In addition, it is believed an Iran-Saudi agreement would neutralise the armed factions backed by Iran and the inflammatory Saudi-backed media, opening the door for funds and companies from Riyadh to invest in Iraq, Iraqi officials and politicians told MEE.

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As the former head of Iraqi intelligence, Prime Minister Mustafa al-Kadhimi enjoys good relations with the agencies of most countries in the region, particularly Iran and Saudi Arabia.

He is also one of Saudi Crown Prince Mohammed bin Salman's "favourite" allies in the country, Iraqi officials and political leaders close to Kadhimi told MEE.

Kadhimi took advantage of these relations to persuade Saudi and Iranian officials to sit down in Baghdad and address their points of disagreement. He also personally sponsored and directed efforts to bring them closer together, allies said. 

The initial indications for the talks have been described as "promising," and the dialogue is continuing - and it has not been limited to specific sessions. An Iranian delegation arrived in Baghdad on Monday to discuss the latest developments with Iran's Iraqi allies and prepare the ground to resume talks at a later time, officials said.

"Things are good and all is OK. Both sides have a strong desire to resolve their disputes," a high-ranking Iraqi official familiar with the negotiations told MEE. "Iraq is qualified to play a positive role in the region."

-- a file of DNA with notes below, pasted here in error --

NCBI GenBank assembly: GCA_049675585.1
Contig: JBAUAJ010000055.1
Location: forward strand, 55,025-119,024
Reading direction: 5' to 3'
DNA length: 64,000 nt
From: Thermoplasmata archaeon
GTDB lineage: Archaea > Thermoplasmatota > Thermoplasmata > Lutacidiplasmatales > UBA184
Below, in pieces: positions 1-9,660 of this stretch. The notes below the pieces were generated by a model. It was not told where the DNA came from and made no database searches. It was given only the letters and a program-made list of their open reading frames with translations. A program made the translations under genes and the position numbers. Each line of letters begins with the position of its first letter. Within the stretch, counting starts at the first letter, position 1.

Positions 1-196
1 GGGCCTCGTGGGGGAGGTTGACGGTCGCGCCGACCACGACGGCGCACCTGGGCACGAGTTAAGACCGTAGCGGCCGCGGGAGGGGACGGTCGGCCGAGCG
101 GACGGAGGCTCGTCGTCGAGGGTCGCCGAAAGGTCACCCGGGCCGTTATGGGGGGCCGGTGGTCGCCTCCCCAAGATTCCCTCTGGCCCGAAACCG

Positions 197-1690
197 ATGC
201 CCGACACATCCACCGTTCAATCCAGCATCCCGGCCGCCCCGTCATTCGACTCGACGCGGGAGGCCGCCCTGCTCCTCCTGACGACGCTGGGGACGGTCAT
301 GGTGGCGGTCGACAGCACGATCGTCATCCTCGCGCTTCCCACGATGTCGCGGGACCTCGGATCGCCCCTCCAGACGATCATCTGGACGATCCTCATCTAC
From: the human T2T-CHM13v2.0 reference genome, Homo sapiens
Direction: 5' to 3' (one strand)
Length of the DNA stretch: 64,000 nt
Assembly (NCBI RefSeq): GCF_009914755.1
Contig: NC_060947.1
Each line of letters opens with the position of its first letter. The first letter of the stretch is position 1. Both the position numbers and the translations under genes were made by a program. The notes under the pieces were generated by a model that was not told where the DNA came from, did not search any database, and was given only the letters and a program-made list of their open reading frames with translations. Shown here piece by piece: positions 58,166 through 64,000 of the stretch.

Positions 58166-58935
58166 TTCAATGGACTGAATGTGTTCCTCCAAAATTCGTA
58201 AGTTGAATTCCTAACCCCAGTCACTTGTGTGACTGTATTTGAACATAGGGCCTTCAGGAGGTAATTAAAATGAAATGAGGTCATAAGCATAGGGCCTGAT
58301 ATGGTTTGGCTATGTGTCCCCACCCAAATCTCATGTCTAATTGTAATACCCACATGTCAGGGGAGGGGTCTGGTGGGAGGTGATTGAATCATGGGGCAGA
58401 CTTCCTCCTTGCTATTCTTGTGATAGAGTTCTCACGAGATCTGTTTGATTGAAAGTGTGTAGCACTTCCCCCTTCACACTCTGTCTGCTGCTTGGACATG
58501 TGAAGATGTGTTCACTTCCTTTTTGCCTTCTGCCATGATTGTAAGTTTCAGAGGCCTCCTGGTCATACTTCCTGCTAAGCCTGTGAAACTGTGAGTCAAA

Saudis need to 'get out of the US orbit'

Signs indicate that Saudi Arabia is currently in a "weaker" position than Iran and that it appears to have a greater need for the talks to succeed, as the new US administration seems uninterested in treating Riyadh as its key ally in the region.

With the Biden administration also seeking to resume the 2015 nuclear deal with Iran, "the Saudis see that the time has come to get out of the US orbit," an Iraqi official said.

Saudi Arabia's six-year war in Yemen against the Houthis is sapping the kingdom, with the Iran-aligned opposition movement routinely launching missiles and drones at Saudi oil installations and airports.

In contrast, Iran, despite its great international isolation and collapsing economy, struck by ferocious US sanctions, has great leverage over the Saudis through its ability to halt the Houthis' attacks, if it so wishes.

'Saudi Arabia appears to be in a desperate situation and needs these talks to succeed. From Iran's point of view, Saudi Arabia cannot do much in Iraq, so Lebanon is at the top of the Iranians’ priorities'

- Iraqi official

US-Iranian negotiations over the nuclear deal are progressing fast, meanwhile, with many of the harshest sanctions expected to be dropped imminently.

Iraqi observers and officials told MEE that Riyadh's top priority is ending the attacks on its soil that are conducted by Iranian allies in Yemen and occasionally Iraq. For the other side, easing relations with Gulf Arab states to end Iran’s isolation and strengthen its economy "is an urgent need. Iran is seeking to achieve it at this stage," an official familiar with the talks said.